On the 8th November last year India’s Prime Minister, Narendra Modi, announced that all 500 and 1000 rupee notes could no longer be used as a medium of exchange – this accounts for 86% of cash in circulation. These notes could be exchanged for new ones by the end of the 2016.
Why did they outlaw the use of 500 and 1000 rupee notes?
- The main motivation was to remove the country of shadow economy millionaires hoarding of illegal cash. It is estimated that the shadow economy accounts for 20% of India’s GDP.
- Demonetisation increases the use of electronic banking allowing better tracking by tax authorities.
- The printing of new denomination money would hopefully inflate away the value of illegal cash in the shadow economy.
- Encourage people to deposit cash in the bank where it would earn interest
- Greater tax revenue for the government by firms declaring their earnings. This additional money could be used for infrastructure projects as well as tax incentives for companies.
What have been the problems?
- The Reserve Bank of India hasn’t been able to print the new money fast enough to replace the $207bn in rupees. There has been almost no new cash in rural banks and therefore keeping millions of farmers deposits that total $46bn. With limited cash in rural areas prices have collapsed.
- Factories in some cities have closed as employers can’t pay their workers although some have resorted to giving supermarket coupons to keep workers on the job.
- A dentist in an affluent part of Delhi has found a 70% fall in business since the cash ban.
- Outside the major cities cash transactions are very common and not recognising 500 and 1000 rupee notes provides a significant monetary shock for those areas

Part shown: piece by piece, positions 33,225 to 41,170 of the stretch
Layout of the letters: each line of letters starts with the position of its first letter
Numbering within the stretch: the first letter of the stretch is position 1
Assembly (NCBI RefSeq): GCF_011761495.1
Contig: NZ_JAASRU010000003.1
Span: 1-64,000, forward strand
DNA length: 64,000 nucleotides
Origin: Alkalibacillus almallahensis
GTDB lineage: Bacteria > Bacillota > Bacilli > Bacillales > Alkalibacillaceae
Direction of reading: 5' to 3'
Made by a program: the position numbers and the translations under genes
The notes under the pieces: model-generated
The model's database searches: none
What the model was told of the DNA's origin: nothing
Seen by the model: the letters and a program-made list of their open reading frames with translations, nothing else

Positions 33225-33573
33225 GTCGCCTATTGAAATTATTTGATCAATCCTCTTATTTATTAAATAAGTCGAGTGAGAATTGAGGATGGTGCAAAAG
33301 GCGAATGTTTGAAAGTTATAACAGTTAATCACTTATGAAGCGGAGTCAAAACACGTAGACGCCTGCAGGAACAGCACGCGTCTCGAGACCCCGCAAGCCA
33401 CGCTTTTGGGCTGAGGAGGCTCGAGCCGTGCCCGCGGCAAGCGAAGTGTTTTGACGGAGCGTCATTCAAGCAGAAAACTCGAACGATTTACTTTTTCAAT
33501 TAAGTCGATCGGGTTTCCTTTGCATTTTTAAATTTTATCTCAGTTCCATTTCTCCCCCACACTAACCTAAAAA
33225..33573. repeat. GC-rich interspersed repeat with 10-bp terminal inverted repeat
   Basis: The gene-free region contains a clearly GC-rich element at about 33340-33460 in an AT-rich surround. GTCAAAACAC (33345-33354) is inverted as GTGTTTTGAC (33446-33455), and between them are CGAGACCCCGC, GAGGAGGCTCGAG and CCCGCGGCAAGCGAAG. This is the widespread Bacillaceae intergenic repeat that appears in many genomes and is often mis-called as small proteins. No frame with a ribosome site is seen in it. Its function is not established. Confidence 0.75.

- Not all the shadow economy can move to a more legal environment with demonetisation and this represents a potential loss of economic activity.
- A shortage of cash has led to small businesses having to shut down.
In the long-run the forced priming of bank accounts and the switch to electronic payments will mobilize more money for lending and taxes.
Venezuela also became a country mostly without cash on December 16, sparking scattered protests and looting around the country as people fumed at having their already limited purchasing power cut off almost entirely.
As the nation’s most widely used banknote went out of circulation, the higher-denomination bills that were supposed to replace the 100-bolivar note had not yet arrived at banks or ATMs. That forced people to rely on credit cards and bank transfers or to try to make purchases with bundles of hard-to-find smaller bills often worth less than a penny each. The government was forced to delay the withdrawal of the 100-bolivar banknote until January 2. The graphic shows the volume of bank notes that are required to make $10m – Venezuela needs 14 sizable trucks to carry the 100-bolivar banknotes.
Source: The Economist – December 3rd 2016